“I think it’s fair to say yes, this involved undercover, Mr Big-type covert operations.” — Tom Morino, lawyer for B.C. legislature bomb plot accused John Nuttall
Did you know the Royal Canadian Mounted Police have a target of six disruptions of “terrorist criminal activities” this fiscal year?
No doubt one of those disruptions happened when the RCMP arrested John Nuttall and Amanda Korody on charges of plotting to explode pressure-cooker bombs outside the B.C. legislature building during Canada Day celebrations.
But after their B.C. Supreme Court appearance last Wednesday before Justice Jeanne Watchuk, questions continue to mount.
One query: how much pressure is the RCMP under to meet their terrorist targets as the federal Conservative government looks to reduce police expenditures?
Another question came when Nuttall’s lawyer Tom Morino said after the hearing was adjourned to Sept. 20 that while he received limited prosecution disclosure about the case, it’s enough to conclude the RCMP used “Mr Big” tactics.
“Having seen Mr Big cases, nothing in the [preliminary] disclosure surprised me,” Morino told me.
The controversial “Mr Big” approach pioneered by B.C. RCMP undercover officers in the 1990s involves police posing as criminals to gain suspects’ confidence and collect evidence against them.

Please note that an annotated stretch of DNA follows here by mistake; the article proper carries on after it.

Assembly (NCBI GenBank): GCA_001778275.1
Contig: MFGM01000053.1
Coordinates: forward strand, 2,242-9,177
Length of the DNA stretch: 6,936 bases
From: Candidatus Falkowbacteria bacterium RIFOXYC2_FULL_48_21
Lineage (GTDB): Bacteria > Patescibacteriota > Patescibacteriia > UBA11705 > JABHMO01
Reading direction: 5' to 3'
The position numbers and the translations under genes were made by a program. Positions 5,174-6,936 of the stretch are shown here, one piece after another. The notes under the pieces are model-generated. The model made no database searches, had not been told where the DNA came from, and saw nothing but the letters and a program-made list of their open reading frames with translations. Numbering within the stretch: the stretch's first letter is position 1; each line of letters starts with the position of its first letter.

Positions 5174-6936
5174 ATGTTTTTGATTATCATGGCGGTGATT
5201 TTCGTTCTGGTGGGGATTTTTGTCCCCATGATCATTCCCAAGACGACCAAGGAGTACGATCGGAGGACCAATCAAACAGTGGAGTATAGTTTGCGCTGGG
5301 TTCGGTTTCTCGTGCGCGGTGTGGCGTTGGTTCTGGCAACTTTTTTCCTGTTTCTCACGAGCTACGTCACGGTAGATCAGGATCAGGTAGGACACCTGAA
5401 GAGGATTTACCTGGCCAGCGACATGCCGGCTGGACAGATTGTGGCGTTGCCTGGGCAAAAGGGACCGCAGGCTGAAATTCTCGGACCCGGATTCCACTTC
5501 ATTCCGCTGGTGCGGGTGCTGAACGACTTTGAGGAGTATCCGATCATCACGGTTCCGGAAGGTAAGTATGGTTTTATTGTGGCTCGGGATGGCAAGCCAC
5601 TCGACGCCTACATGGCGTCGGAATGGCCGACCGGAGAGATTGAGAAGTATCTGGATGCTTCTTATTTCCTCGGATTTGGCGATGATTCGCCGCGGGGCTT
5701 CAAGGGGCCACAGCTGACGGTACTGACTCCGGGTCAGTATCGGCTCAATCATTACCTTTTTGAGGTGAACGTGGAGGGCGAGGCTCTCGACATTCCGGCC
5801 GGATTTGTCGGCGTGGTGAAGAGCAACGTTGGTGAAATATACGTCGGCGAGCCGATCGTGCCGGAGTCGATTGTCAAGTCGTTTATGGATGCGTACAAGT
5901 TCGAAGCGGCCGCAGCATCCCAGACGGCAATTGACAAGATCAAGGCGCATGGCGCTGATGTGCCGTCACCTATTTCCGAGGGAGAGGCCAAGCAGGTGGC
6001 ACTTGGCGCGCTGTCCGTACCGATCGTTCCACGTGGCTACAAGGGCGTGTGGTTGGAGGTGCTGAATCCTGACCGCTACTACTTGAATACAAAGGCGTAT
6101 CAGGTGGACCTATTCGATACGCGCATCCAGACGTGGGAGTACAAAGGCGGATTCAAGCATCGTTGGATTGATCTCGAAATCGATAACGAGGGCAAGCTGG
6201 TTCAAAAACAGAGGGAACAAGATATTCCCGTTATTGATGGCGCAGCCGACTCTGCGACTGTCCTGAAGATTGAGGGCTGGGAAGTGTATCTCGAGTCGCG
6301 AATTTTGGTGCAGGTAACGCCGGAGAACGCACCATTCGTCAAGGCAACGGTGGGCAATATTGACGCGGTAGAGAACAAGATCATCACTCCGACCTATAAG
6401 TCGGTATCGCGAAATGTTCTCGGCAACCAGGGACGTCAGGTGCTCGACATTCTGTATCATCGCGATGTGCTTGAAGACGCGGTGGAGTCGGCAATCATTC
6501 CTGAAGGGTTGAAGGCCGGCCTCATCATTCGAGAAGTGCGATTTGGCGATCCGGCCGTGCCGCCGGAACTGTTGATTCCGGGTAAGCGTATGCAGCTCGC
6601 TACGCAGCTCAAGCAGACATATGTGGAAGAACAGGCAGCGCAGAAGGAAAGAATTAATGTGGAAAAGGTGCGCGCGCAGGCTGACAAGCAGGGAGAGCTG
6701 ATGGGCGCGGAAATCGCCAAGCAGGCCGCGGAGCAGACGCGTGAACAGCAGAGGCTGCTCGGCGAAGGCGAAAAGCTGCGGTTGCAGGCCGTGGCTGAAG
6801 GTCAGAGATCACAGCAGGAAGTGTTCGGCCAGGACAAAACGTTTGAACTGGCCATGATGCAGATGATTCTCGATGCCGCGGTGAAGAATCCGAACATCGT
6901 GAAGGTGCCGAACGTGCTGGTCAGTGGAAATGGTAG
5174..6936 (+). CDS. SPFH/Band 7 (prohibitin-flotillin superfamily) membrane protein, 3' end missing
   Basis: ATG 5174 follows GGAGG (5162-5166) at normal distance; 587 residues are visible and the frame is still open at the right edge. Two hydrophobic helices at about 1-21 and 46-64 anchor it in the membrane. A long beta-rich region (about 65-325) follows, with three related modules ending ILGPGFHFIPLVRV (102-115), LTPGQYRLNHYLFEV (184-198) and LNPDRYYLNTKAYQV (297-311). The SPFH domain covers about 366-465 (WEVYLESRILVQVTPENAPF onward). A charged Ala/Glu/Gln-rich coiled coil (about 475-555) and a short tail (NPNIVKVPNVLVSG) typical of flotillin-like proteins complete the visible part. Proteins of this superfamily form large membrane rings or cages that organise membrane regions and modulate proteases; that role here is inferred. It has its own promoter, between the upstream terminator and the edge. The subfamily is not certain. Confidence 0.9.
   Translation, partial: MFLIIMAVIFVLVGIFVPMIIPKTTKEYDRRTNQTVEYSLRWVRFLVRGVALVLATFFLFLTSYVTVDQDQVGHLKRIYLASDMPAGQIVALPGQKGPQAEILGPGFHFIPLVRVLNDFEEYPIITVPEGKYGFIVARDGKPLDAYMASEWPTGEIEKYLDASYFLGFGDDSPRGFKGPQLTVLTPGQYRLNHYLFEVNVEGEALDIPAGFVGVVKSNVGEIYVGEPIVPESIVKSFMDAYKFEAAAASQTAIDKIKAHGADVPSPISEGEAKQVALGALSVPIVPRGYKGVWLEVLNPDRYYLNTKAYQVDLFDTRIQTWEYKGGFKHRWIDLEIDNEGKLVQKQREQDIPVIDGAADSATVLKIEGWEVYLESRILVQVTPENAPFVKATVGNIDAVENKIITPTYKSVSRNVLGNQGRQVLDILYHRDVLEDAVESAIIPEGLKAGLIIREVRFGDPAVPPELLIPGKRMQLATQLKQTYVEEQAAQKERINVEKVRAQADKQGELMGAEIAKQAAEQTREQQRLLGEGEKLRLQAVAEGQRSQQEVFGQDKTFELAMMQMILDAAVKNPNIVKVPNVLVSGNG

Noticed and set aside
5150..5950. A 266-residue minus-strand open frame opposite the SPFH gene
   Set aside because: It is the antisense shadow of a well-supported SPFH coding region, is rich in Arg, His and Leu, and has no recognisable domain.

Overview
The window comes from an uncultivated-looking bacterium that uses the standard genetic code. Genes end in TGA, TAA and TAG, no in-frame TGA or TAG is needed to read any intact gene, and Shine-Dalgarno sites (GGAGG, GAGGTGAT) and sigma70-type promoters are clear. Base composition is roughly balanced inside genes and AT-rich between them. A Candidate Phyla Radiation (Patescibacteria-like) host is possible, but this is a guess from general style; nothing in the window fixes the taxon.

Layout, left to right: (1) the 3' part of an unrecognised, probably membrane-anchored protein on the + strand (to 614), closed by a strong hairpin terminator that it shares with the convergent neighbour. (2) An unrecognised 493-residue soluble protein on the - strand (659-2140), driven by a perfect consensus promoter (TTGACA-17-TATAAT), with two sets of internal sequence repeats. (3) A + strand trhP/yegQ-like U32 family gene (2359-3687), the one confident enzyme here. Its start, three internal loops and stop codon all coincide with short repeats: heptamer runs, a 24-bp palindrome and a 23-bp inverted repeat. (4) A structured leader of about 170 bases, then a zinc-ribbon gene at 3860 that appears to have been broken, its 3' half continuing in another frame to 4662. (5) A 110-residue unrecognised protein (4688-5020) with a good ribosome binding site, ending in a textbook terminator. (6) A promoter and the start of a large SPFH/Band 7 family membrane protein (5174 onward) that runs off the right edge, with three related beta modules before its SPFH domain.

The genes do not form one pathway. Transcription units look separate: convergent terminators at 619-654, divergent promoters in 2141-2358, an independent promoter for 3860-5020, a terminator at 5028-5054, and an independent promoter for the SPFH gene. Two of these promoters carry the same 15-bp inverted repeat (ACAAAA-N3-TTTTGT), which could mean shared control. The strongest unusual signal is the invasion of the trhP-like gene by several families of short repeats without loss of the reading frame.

More issues surfaced when Nuttall was sent to the Forensic Psychiatric Hospital in Coquitlam in late July.
Morino said it raises the possibility that Nuttall may be found not criminally responsible by reason of mental disorder.
Both Nuttall and Korody were taking methadone to reduce withdrawal symptoms from narcotics while living in poverty in a Surrey basement suite when arrested.
So how did two apparently hapless recent converts to Islam allegedly mastermind a bomb plot to kill and injure hundreds of people?
The BC Civil Liberties Association has also raised concerns about a possible “Mr Big” operation.
“The question is how could the police be so confident that the explosive devices wouldn’t work,” said BCCLA policy director Micheal Vonn. “The surmise is they knew that because they either provided or provided portions of them, or somehow had been actively involved with the accused in developing or facilitating the alleged plot.”
Morino doesn’t expect trial dates until 2015.
So the B.C. legislature bomb plot mystery continues, as does the RCMP’s goal of disrupting more terrorist activities before the next fiscal year.